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article imageRussia demands total technology transfer for warship deal

By Michael Cosgrove     Jul 25, 2010 in Business
In a move that may well anger Washington, Russia insists on French agreement to a full technology transfer before signing a contract for two French-designed warships. Russia wants to construct more of the ships in Russia in the future.
The demand was made on Saturday in a statement issued by the Commander-in-Chief of the Russian Navy, Admiral Vladimir Vissotski, according to Le Point. The statement was broadcast on Moscow’s Echo Radio station.
Part of the statement reads; “What is important here is that we obtain the possibility of a transfer of fundamental key technologies {…} not only in the field of naval construction but in other areas too. There is no doubt that that is the principal condition for this transaction to go ahead. If it doesn’t happen, well, there will be no reason to go any further.”
Apart from the two ships concerned by the deal, negotiations are ongoing for two more as well as the possibility of transferring the construction of further ships in Russia starting from 2011.
His words come the day after French President Nicolas Sarkozy confirmed that France would build the two ships, which are scheduled to be built in the French STX Shipyards in Saint-Nazaire. Addressing workers at the shipyards he said “You are going to build the two ships with our Russian friends. We are still negotiating the contract, but the decision to go ahead is certain.” He made no mention of the technology transfer demanded by Moscow.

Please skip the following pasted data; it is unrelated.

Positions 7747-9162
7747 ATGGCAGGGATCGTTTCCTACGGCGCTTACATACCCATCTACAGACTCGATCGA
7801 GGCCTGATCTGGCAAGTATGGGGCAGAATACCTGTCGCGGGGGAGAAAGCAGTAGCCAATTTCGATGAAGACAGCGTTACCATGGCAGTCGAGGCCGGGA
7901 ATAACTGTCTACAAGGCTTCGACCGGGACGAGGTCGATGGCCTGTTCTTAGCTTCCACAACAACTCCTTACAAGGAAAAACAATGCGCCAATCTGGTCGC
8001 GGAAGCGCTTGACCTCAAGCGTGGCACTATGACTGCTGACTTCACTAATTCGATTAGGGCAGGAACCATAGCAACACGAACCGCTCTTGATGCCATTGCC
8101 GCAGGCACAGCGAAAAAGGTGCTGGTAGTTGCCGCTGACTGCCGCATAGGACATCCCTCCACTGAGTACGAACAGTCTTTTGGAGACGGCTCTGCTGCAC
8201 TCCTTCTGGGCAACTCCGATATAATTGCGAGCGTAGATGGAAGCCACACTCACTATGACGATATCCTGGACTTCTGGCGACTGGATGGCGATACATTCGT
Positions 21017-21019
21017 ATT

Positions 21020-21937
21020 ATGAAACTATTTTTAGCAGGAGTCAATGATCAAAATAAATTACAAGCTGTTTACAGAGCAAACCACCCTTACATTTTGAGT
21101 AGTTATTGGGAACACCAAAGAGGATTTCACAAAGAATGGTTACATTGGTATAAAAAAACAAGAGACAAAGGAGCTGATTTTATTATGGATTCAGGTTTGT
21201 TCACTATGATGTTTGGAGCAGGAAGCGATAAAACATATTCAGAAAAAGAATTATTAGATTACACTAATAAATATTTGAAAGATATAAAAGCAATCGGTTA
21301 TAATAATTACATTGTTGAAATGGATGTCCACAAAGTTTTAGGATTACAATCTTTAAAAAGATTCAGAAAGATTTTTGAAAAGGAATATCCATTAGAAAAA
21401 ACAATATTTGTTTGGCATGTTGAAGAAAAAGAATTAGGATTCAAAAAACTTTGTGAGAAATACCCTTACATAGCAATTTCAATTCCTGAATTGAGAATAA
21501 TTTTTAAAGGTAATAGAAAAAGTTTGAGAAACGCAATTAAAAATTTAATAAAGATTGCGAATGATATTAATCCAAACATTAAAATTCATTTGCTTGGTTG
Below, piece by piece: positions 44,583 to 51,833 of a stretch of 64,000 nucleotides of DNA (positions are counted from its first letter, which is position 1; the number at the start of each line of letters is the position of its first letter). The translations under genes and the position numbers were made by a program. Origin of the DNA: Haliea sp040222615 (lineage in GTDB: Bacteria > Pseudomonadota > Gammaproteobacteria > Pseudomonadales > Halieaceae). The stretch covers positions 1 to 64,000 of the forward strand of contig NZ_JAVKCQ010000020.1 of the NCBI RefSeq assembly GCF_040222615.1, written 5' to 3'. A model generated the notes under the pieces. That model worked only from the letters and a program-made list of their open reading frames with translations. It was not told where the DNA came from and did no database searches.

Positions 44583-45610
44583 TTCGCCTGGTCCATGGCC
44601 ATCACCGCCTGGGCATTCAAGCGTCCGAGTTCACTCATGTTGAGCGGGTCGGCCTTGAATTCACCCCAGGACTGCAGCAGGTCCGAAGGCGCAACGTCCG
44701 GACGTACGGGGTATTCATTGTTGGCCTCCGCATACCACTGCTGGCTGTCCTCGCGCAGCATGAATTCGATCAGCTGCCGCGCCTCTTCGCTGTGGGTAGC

The ship in question is the Mistral Class amphibious assault ship, variously known as a helicopter carrier, projection and command unit, or landing platform carrier. A state-of-the-art warship, it was designed to be a part of France, Europe and NATO’s Response Force capability and can carry 16 helicopters, four landing barges, up to 70 vehicles or a battalion of 40 tanks. It can also carry 400 troops or 900 for short-range emergency deployments and it has a 70-bed hospital.
The United States has been following the deal closely from the beginning, and the New York Times reported in February that Defense Secretary Robert Gates had informed French officials that he was concerned about the deal, although he acknowledged that little or nothing could be done to stop it. American concerns are said to be centered upon issues of the possible military and strategic ramifications of the sale as well as technology transfers.
The Baltic States and Georgia are also unhappy with the deal which, if it went ahead, would represent the first sale of military equipment of this nature and scale to Russia by a NATO country.
More about Warship, Ships, Mistral class, France
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